I read a post this week by Sarah Bessey titled, "The Place that Shapes Me," that prompted this post from me. Sarah wonders if there is something to be said for staying put. I agree.
I only slept in two different rooms of the same house before I went to college.
I grew up with grandparents a half mile from me, in the house my great-grandparents lived in when my dad was a boy.
There was a secret road—we called it “the field road”—that ran between my house and my cousins’ house that only our two families used.
The road I grew up on still holds memories of the bike riding, tennis playing, and summertime wanderings of my childhood.
When I left that place, I didn’t look back.
I didn’t appreciate. I didn’t savor. I simply headed for the big city, much like George Bailey, shaking the dust of that crummy little town. . . .
What I didn’t realize until many years later—too many years—was that that town, that road, that house, held not just my memories, but a part of me. My roots were there, deep.
What I didn’t know was that I couldn’t escape the memories, mostly happy, some sad, nor did I need to.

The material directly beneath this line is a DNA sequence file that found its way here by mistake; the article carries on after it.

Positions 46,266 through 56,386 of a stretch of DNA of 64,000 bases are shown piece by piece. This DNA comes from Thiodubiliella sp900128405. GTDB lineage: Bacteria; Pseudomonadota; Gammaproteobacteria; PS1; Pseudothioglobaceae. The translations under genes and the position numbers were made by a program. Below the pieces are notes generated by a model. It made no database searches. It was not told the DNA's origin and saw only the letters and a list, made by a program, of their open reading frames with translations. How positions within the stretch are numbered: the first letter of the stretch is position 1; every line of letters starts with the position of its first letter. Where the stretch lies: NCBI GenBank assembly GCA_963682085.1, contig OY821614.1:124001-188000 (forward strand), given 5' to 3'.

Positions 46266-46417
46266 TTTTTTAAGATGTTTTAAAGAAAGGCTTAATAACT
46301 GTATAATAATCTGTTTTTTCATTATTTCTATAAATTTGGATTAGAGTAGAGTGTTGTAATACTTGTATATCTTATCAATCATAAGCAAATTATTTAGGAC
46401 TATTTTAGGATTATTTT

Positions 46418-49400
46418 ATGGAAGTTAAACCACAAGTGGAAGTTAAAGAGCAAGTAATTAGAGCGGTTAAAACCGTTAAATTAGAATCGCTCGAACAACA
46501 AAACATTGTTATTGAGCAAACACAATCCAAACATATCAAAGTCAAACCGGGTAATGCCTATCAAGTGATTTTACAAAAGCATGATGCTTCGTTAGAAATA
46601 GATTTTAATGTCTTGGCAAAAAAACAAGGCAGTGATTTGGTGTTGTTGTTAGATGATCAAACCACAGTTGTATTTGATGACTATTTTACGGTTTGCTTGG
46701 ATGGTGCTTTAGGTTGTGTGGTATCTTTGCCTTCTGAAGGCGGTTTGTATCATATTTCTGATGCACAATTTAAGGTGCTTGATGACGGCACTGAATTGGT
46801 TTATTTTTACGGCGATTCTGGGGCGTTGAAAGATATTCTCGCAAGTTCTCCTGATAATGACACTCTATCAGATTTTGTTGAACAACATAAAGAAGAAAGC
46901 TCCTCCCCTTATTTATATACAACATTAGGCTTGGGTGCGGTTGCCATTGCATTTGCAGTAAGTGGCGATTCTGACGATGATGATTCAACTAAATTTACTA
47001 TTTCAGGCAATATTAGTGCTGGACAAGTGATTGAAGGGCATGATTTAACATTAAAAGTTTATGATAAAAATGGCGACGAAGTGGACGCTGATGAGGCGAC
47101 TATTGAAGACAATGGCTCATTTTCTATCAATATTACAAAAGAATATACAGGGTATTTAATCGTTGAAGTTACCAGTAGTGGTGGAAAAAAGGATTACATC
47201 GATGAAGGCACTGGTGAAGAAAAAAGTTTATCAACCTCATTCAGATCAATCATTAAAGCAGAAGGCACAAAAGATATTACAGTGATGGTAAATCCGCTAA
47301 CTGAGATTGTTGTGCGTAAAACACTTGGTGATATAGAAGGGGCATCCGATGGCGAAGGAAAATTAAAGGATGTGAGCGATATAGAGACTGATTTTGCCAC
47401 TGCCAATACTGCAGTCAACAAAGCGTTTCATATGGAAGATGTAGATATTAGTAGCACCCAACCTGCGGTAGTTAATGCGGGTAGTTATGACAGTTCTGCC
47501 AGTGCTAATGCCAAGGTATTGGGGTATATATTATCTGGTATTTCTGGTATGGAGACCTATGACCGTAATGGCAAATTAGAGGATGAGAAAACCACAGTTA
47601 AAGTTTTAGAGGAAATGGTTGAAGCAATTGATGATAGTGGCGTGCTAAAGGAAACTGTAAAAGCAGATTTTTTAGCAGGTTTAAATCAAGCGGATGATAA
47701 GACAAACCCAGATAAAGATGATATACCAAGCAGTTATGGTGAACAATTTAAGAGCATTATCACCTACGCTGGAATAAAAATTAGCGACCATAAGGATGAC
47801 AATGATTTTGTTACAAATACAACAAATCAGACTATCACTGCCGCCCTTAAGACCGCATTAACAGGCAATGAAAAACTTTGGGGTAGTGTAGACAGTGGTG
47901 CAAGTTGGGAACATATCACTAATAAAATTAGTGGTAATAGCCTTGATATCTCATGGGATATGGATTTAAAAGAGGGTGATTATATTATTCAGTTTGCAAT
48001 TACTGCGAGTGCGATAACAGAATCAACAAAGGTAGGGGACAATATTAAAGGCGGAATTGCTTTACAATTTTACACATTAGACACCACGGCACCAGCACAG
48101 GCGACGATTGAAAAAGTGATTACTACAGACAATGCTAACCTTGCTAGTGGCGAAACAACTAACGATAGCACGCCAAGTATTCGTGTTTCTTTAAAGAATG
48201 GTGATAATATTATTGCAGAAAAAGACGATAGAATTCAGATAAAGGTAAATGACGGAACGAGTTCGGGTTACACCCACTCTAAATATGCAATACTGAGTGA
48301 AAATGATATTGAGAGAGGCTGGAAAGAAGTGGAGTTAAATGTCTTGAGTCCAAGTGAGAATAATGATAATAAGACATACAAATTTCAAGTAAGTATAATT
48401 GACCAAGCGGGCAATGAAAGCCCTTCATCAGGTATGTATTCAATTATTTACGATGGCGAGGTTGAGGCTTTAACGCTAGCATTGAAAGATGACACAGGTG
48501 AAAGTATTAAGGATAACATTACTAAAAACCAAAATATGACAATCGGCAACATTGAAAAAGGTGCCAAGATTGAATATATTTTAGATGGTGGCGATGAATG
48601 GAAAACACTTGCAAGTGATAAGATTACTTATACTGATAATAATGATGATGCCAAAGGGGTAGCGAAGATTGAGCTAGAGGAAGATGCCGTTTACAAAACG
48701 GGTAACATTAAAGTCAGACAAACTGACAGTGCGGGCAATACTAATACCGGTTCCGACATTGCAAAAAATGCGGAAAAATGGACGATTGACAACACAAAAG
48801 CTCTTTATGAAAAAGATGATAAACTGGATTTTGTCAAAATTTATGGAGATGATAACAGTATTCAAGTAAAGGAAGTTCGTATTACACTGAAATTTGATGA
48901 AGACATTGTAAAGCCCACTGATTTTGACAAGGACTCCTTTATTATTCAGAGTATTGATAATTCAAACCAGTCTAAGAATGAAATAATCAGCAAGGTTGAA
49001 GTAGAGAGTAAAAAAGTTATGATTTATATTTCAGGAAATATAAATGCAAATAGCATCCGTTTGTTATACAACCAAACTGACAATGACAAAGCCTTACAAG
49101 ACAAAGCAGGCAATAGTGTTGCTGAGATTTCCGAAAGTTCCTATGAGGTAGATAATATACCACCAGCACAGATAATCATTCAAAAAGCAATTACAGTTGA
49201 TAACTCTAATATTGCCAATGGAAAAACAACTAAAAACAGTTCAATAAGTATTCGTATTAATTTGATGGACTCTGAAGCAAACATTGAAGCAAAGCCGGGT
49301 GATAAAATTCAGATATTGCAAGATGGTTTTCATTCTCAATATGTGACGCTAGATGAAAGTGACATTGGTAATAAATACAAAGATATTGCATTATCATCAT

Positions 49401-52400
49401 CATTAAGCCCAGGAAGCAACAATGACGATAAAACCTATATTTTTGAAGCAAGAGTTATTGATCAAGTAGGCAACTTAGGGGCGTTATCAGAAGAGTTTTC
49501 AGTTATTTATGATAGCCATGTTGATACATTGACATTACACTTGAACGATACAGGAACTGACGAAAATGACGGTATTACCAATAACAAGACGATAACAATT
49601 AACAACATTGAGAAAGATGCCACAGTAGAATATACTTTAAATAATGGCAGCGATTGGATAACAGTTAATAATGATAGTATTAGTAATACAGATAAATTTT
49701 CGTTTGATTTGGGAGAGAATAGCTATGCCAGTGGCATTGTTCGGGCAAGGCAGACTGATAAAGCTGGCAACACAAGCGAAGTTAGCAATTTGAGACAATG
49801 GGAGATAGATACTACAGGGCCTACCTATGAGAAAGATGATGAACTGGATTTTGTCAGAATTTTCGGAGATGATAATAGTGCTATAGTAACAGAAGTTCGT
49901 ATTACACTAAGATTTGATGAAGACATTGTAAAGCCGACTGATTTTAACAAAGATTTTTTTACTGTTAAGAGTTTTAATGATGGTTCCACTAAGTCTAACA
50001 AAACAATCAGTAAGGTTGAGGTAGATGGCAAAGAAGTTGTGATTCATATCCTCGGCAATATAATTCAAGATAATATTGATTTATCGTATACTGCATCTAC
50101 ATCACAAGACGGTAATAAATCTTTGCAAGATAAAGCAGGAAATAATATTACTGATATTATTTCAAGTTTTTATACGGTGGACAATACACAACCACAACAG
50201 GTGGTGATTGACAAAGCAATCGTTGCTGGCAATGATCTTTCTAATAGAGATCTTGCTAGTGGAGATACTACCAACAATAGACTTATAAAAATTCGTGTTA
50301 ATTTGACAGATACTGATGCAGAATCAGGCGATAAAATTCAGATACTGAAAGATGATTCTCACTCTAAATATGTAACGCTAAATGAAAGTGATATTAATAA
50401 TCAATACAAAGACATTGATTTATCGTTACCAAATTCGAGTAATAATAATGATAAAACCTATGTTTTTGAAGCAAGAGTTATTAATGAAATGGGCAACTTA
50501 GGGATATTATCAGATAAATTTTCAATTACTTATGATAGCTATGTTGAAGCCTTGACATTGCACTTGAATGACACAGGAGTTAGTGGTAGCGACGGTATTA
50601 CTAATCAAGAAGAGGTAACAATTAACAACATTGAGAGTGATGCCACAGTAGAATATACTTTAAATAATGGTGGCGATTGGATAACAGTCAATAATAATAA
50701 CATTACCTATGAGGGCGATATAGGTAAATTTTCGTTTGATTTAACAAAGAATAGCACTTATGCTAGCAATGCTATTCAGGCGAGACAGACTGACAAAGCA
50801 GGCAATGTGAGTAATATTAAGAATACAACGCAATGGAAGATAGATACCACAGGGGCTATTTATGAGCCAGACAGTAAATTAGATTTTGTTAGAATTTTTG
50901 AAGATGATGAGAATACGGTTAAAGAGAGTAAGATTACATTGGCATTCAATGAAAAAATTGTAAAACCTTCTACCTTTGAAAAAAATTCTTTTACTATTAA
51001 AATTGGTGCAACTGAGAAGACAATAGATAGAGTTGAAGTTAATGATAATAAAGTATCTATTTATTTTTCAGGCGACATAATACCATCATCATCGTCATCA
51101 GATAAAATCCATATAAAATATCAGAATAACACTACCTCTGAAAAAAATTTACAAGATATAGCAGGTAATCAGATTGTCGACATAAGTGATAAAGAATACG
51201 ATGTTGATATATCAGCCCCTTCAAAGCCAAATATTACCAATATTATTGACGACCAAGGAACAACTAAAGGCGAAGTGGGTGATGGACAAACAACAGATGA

What I didn’t understand was just how much that place, that one single place, had shaped me.
My dad was a farmer, tied to the land that his grandfather had farmed, maybe even his grandfather before that, and because of that, I was tied too. What I didn’t know was the blessing of being tied to a place.
I grew up restless, as if my home and my town and my life there couldn’t contain me. I wanted out, and I ran as fast as I could as soon as I was able.
I didn’t go far. I didn’t even leave the state. Still haven’t.
The girl who wanted to shake the dust from one place still hasn’t been able to shake it from another.
Years ago my husband and I decided that we would stay put, intentionally. That we would raise our daughters in the same town, the same schools, the same church, the same community so that they, too, would know the blessing of staying put, of laying down roots.
Today, our girls are on the precipice, just spreading those wings for takeoff. The purpose of putting down roots wasn’t to keep them here, but to give them the freedom to fly.
Putting down roots in order to fly . . . an oxymoron if I ever heard one, and yet, there it is. Truth.
Kind of like losing your life so you can gain it.
So tell me . . . have you put down roots for your kids? Or are you the restless adventurer? Or are you both, like me? What do you think about staying put?